Since writing a totally random page, I kissed a boy, for a possible biography a few days ago, a lot of people asked me about my assertion that I was the only person hitchhiking in New York City in the mid-'60s and that I had lots of adventures. Maybe I wasn't the only one; that's just poetic license. Or maybe I was. I never saw anyone else hitchhiking around New York on a regular basis-- I mean, not once or twice... all the time.
One summer-- maybe 1967-- I was living on my parent's couch in Brooklyn and working at an Indian import shop on St. Marks Place in Manhattan. After work I would sometimes visit my girlfriend at her parents' apartment on the Lower East Side. So late at night-- let's say between 11pm and 2am-- I would hitch back to Brooklyn along the Belt Parkway. I'll share an adventure from that summer. First a note: I was also selling grass and hash and I was always really stoned and always carrying.
I left Martha's at around midnight and got on the the parkway and as far as Red Hook easy enough. But, as sometimes happened-- especially in as sketchy an area as that was back then-- no one was picking me up. I knew someone would eventually, unless I got arrested for hitchhiking first. But soon enough a limo drives by and then slows down and stops. I don't know if limos were much rarer then than they are now, but in my mind they were incredibly rare, like something you only saw on TV.
Ugghhh... tangent: The way I met Danny Fields is because he, a publicist for Elektra at the time-- and who signed MC5, The Stooges and discovered The Ramones, came to the Doors/Tim Buckley concert I put on at Stony Brook and after the show I walked him back to his car but his car was a stretch limo and there was a chauffeur in it and a bar and everything. I had never seen one and was stunned. "Oh, get it and roll around if you'd like," I still remember him saying 55 years ago. Anyway, that leads to something else that I will come back to at another time because a- it has nothing to do with hitchhiking and b- it has everything to do with my career choice.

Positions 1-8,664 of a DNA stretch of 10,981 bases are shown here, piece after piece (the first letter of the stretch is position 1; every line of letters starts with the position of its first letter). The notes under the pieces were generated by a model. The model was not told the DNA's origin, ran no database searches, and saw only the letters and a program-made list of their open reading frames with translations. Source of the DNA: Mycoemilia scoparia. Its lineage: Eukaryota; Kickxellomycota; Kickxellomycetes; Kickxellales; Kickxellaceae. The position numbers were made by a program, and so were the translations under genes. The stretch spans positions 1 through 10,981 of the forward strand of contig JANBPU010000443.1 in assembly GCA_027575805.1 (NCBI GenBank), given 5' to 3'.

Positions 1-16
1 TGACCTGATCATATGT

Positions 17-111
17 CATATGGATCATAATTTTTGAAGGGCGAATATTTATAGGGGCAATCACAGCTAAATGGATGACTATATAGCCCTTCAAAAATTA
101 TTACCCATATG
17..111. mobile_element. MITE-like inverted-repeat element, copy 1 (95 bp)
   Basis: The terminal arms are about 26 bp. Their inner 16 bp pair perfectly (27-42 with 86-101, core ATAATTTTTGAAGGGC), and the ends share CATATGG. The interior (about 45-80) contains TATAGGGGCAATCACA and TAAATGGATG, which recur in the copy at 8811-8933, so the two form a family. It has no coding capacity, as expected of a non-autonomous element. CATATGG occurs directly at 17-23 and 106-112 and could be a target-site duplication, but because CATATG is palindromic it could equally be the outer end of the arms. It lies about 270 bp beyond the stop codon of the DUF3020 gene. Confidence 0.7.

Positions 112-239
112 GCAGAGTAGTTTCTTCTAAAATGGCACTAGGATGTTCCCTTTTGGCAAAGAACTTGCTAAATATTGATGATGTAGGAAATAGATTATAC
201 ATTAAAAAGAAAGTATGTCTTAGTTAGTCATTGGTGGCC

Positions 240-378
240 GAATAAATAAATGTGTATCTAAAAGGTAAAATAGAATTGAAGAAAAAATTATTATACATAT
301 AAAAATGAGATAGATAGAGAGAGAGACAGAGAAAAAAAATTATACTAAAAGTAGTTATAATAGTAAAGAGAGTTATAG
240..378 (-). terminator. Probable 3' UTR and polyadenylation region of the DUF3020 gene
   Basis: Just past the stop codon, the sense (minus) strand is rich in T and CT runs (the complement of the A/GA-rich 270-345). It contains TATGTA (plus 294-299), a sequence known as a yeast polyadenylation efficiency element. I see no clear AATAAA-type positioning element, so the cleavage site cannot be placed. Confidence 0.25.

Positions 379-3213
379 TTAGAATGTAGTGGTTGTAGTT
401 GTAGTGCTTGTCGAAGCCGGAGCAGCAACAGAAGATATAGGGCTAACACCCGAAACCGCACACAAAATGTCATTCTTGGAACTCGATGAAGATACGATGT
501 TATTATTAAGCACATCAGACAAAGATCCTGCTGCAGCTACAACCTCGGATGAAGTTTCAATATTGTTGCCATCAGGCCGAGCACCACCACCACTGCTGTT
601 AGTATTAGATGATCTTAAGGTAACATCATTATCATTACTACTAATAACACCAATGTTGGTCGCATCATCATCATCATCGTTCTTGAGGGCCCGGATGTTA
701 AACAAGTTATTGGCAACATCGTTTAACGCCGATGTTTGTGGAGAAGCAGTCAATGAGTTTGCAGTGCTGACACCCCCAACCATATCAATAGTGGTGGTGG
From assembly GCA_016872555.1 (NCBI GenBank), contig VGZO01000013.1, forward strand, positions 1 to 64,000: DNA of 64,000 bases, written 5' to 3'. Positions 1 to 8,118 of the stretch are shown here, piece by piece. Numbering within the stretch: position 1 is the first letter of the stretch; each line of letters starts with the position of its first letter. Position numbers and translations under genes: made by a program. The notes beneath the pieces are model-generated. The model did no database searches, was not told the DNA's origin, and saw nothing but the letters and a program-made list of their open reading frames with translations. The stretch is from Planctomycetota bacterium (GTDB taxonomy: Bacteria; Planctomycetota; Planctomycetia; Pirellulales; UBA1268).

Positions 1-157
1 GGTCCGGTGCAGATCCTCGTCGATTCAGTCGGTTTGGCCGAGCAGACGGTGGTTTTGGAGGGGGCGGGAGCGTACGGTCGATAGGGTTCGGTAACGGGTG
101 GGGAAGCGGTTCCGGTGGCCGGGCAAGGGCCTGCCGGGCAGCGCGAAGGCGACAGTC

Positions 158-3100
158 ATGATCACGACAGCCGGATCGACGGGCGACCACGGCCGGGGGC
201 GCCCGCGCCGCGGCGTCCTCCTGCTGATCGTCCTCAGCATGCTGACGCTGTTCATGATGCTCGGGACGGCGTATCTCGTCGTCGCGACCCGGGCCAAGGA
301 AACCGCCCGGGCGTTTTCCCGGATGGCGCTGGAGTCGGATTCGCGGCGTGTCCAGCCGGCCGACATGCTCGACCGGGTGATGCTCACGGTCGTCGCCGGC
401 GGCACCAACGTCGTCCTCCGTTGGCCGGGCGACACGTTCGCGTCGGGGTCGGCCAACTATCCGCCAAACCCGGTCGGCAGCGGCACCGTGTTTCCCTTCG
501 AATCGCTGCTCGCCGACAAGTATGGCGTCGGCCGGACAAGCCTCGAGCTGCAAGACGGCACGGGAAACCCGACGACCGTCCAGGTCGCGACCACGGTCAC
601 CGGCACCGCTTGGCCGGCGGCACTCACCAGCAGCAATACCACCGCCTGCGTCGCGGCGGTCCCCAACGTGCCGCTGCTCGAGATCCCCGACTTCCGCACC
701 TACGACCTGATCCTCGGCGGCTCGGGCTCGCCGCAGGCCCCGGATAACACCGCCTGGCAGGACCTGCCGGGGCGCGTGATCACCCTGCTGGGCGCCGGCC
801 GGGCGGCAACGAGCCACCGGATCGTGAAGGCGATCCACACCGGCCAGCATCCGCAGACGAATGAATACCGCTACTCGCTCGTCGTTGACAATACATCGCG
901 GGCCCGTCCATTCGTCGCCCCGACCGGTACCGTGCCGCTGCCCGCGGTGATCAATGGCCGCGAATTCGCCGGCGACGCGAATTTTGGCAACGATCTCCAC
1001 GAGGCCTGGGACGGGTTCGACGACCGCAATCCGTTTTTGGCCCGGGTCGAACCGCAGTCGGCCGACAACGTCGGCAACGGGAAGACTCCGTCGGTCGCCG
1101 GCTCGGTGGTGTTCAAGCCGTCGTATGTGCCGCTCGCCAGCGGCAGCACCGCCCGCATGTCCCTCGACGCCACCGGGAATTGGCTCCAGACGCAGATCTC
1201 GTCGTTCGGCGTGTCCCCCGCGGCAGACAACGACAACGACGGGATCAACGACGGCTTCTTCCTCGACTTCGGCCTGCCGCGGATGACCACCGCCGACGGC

OK, back from tangentville... an arm came out of the big black limo motioning me to come to where it had pulled over a few yards away. I ran over and it pulled away slowly but just another few yards. This time someone yelled "Sorry, just come on." So I did, though a little worried now. The door opened and I got in. Inside was an older guy-- maybe late 20s or early 30s-- a stylized Italian Mafia hood and a pretty blonde woman dressed glittery and sexy. The guy asked where I was going and I told him and he said it wasn't far from where they were going and they'd drive me there. I was so happy that they weren't just going to leave me off halfway and make me find another ride after them.
Then the guy starts bragging about how sexy and beautiful his girlfriend was. OK, that's fine. And then he said he had the strongest pot in the world and that I would never forget it. And he lit up a joint.
As it turns out, he was right but I thought to myself something along the lines of what does this rich old man in a suit know about pot. I was the biggest pot dealer in Suffolk County and no one could tell me about strong drugs. But, of course, I would humor him. So I took a toke from the joint he offered me. It wasn't just strong. I took one toke and I was still getting higher two hours later. A few years later this is something I would encounter daily in Afghanistan, but until this moment I had never smoked anything like this before. It was almost like acid. I tripped out of my mind until we were suddenly in front of my building in Sheepshead Bay. I don't remember a thing that was said between the toke and being home.
But then he pulled out a gun and pointed it and me and said he was going to kill me. I came down from my high pretty quickly and said something really stupid about having just been paid and having $70 in my pocket. (In today's money $70 would be $612.60 so it wasn't like nothing... except for a gangster in a limo with a stripper.) Anyway, I think I must have turned white because the two of them started laughing hysterically. He put the gun back in its holster and said I was a good sport and asked if I wanted to come over to their place in Bay Ridge. I was right in front of my door and it was almost 2am and this guy had just put a gun in my face and I didn't even like any of them. But I said OK. I don't know why. There's nothing I wanted from them. These days I'm ready for bed at 9pm. Back then, I didn't need to sleep at all.